It can hold a total of 3.5L of broth as well, making it suitable for longer makan sessions that go well into the night.

Price: $50
Get the PowerPac Steamboat with Yuanyang Pot here


4. Eu Yan Sang Steamboat Pot ($119.90) – 5L capacity for big groups


eu yan sang steamboat pot
Surprise – Eu Yan Sang sells more than just abalone and Chinese medicines.
Image credit: Eu Yan Sang

Rather than set up two separate pots, Eu Yan Sang’s steamboat pot can hold up to 5L of soup broth and ingredients so you can really have that tuan yuan vibes. It has a simple slider at the bottom to control the cooking heat. If things get too hot, the built-in power-off protection will simply switch things off to prevent any potential accidents.

Price: $119.90
Get the Eu Yan Sang Steamboat Pot here


5. Bruno Compact Hotplate ($199) – cult favourite with a vintage look


bruno hotplate
Image credit: @aka_kirara

Bruno’s Compact Hotplate is perfect for those who want a hotpot that fits into their minimalistic home. The cult-favourite brand’s hotplate comes in five chio colours: red, white, rose milk, smokey green, and pale blue. The first four have brushed gold hardware that lends it a subtle luxe accent, while the pale blue version has silver hardware that pairs more with the pastel shade.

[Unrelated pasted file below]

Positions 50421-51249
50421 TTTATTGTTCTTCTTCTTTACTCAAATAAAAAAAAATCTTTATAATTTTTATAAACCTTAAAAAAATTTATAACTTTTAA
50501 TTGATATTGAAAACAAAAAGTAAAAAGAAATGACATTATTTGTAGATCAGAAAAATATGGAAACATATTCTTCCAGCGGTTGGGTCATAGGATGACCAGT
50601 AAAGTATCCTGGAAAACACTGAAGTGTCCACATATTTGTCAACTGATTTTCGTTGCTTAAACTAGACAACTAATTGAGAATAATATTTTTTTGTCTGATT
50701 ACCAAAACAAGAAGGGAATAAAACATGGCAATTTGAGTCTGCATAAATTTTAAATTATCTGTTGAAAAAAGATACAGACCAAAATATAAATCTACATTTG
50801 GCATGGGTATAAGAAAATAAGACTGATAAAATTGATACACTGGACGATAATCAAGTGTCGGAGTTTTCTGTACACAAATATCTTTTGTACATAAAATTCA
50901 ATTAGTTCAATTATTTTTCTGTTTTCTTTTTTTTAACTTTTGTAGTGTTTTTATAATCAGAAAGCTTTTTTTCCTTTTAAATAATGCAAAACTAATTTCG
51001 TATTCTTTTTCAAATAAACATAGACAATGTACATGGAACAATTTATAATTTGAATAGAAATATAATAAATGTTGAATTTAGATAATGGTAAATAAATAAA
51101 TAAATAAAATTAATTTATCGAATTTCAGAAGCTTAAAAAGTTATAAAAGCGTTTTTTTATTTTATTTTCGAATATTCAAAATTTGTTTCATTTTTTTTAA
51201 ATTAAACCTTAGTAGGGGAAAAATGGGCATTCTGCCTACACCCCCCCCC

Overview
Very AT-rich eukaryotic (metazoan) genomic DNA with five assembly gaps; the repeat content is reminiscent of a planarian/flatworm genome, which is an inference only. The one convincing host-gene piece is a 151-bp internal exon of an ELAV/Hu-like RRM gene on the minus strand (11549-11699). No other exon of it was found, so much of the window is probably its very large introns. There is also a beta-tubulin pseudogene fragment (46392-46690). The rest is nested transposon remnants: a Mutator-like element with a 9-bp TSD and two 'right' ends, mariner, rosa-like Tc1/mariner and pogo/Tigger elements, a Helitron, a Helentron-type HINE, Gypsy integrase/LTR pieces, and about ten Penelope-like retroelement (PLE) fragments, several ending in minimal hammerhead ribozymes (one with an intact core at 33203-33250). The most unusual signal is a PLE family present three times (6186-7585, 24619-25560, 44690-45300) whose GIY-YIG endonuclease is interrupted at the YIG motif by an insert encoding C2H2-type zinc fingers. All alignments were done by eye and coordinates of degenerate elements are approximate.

The hotplate comes with interchangeable plates so you can still use it once all the CNY festivities are over. There are flat plates for omelette making; takoyaki plates for fans of the Japanese snack; and a cupcake attachment for a chill afternoon of baking.

Price: $199 for hotplate, $58 for ceramic pot, $65 for split ceramic pot
Get the Bruno Compact Hotplate here


6. Cornell 2-in-1 Steamboat + BBQ Grill ($99) – detachable parts for easy cleaning


cornell steamboat and grill
Image credit: Cornell Appliances

Cornell’s 2-in-1 steamboat and grill is a sleek option for those who want to separate their cooking stations. Both the grill and the steamboat have their own temperature controls, ensuring that you’re not over-boiling your broth or charring your steaks and other meats.

The steamboat also has a whopping capacity of 4.2 litres so you can dump however many dumplings or enoki mushrooms you want. Once everyone has had their fill, cleaning out the parts is also easy as they can be detached.